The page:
Internet Mini Case 3 Stryker Essay

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Internet Mini Case #3
Stryker Corporation
Maryanne Rouse

Stryker Corporation (SYK), a leading maker of specialty medical and surgical products, traces its origins to a business founded by Dr. Homer S. Stryker, an orthopedic surgeon with a talent for invention and a desire to improve the tools that physicians use to treat patients. At the end of 2000, Stryker was composed of three operating divisions: orthopedic implants (55% of sales); medical and surgical equipment (38% of sales); and physiotherapy (7% of sales.) In 2001, the company created a new operating group, Stryker Biotech, Spine, and Trauma, bringing the number of operating divisions to four. Responsibility for international sales is divided between the MedSurg Equipment (Canada and Latin America) and Stryker International. Stryker International is responsible for sales and distribution of the company’s products in Europe, Japan, and Asia/Pacific. The company has grown via internal venturing, acquisition, and strategic alliances. Recent acquisitions and alliances include:

Date Acquisition/Alliance

April 2002 Stryker Japan entered an agreement with Integrated Surgical Systems, a pioneer in medical robotics for surgical applications, to develop software for the Stryker knee prostheses. While the agreement is with Stryker Japan, the software will be made available worldwide.

November 2001 Acquired the business of an independent Italian distributor of the company’s products to consolidate the distribution of substantially all of Stryker’s products in Italy

August 2000 Completed the acquisition of Image Guided Technologies, Inc., a manufacturer of three dimensional optical devices

June 2000 Acquired Colorado Biomedical, the developer and manufacturer of the Colorado Microdissection Needle, a device used for precision electro-surgery

November 1999 Acquired all the outstanding common stock of InfoMeddix Communications, a developer and manufacturer of video communications hardware and software that enables telecommunication of surgical images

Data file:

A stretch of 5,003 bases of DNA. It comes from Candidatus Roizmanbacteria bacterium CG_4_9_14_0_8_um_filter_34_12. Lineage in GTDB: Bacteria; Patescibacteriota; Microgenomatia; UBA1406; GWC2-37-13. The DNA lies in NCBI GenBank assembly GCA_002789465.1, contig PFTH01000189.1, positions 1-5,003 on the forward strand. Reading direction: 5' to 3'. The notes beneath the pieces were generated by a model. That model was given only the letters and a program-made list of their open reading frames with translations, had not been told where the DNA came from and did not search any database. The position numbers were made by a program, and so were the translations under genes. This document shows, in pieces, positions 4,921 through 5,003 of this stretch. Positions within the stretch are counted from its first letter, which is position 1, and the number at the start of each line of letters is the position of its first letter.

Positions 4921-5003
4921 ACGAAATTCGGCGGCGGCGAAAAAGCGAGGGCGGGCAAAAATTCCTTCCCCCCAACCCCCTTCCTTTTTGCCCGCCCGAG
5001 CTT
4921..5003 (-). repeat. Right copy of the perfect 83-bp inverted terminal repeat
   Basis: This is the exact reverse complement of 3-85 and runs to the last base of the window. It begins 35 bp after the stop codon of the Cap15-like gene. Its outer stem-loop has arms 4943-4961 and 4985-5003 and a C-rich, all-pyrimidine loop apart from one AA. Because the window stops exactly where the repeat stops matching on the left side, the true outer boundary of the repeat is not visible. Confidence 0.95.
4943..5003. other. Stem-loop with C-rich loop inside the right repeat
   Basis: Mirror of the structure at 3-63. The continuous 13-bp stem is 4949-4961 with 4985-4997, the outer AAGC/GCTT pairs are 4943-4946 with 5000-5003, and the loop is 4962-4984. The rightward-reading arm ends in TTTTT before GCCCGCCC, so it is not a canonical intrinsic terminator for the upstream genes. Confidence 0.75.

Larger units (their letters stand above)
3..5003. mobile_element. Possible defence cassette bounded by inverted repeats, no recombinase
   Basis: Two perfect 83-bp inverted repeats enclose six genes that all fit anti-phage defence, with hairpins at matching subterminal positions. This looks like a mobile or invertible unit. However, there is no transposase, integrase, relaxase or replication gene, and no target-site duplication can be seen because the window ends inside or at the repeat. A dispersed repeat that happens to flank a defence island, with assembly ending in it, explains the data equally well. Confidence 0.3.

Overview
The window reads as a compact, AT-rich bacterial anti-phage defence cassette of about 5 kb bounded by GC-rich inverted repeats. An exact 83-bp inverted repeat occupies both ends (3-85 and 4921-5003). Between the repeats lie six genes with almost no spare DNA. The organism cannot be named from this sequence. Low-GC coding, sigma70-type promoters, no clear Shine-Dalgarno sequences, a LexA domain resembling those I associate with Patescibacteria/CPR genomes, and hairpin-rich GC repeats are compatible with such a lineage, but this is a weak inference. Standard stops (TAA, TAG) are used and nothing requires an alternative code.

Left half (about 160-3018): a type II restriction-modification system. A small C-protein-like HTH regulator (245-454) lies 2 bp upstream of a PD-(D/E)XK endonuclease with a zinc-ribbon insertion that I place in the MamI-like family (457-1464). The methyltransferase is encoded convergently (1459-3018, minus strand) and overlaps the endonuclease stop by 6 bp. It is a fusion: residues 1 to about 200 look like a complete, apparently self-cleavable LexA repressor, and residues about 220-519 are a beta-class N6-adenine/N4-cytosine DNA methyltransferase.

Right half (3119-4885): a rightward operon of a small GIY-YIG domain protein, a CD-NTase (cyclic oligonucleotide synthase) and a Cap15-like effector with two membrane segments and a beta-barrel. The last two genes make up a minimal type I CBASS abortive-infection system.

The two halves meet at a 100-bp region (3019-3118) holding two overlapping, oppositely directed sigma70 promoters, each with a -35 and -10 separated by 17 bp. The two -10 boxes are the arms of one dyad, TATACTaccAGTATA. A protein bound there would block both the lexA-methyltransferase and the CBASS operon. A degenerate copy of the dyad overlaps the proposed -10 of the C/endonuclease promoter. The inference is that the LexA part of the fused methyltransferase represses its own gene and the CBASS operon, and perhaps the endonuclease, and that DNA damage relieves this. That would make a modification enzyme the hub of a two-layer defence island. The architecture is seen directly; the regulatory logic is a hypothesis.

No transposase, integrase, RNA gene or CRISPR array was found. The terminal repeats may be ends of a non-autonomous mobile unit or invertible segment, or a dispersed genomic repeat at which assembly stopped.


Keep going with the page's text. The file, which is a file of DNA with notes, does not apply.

December 1998 Acquired Howmedica, the orthopedic division of the global pharmaceutical competitor Pfizer.

Operating Divisions

Howmedica Orthopedic Implants

Stryker’s presence in the orthopedic implants market was boosted by the $1.8 billion acquisition of Pfizer’s Howmedica unit in 1998. Renamed Howmedica Orthopedic Implants, this division produces a variety of total and partial hip and knee implants, shoulder and spinal implants, associated instruments, trauma-related products, and bone cement. Made of cobalt chrome, titanium alloys, ultra-high molecular weight polyethylene, or ceramics, artificial joints are implanted in patients whose natural joints are damaged by arthritis, osteoporosis, other diseases, or injury. In 2001, Stryker received FDA approval for the OP-1 Bone Growth Device. Composed of recombinant human osteogenic protein-1 and a bioresorbable collagen matrix, OP-1 induces formation of new bone. Key competitors in the orthopedic implant segment include Biomet, the Swiss medical technology firm Sulzer Medica, Zimmer Holdings, Orthofix International, and Johnson and Johnson.

MedSurg Equipment

The MedSurg (medical and surgical) equipment division is composed of four operating units:

The Stryker Instrument unit designs, manufactures, and sells powered surgical drills, saws, fixation, and reaming equipment as well as other surgical instruments used for drilling, rasping, or cutting bone, wiring or pinning bone fractures, and preparing hip or knee surfaces for the placement of artificial hip or knee joints.

The Stryker Endoscopy unit designs and manufactures a broad range of medical video imaging equipment and instruments for arthroscopy and general surgery. Arthroscopic procedures, in which the surgeon removes or repairs damaged tissue through several small punctures rather than an open incision, are less invasive than traditional surgical procedures. Patients experience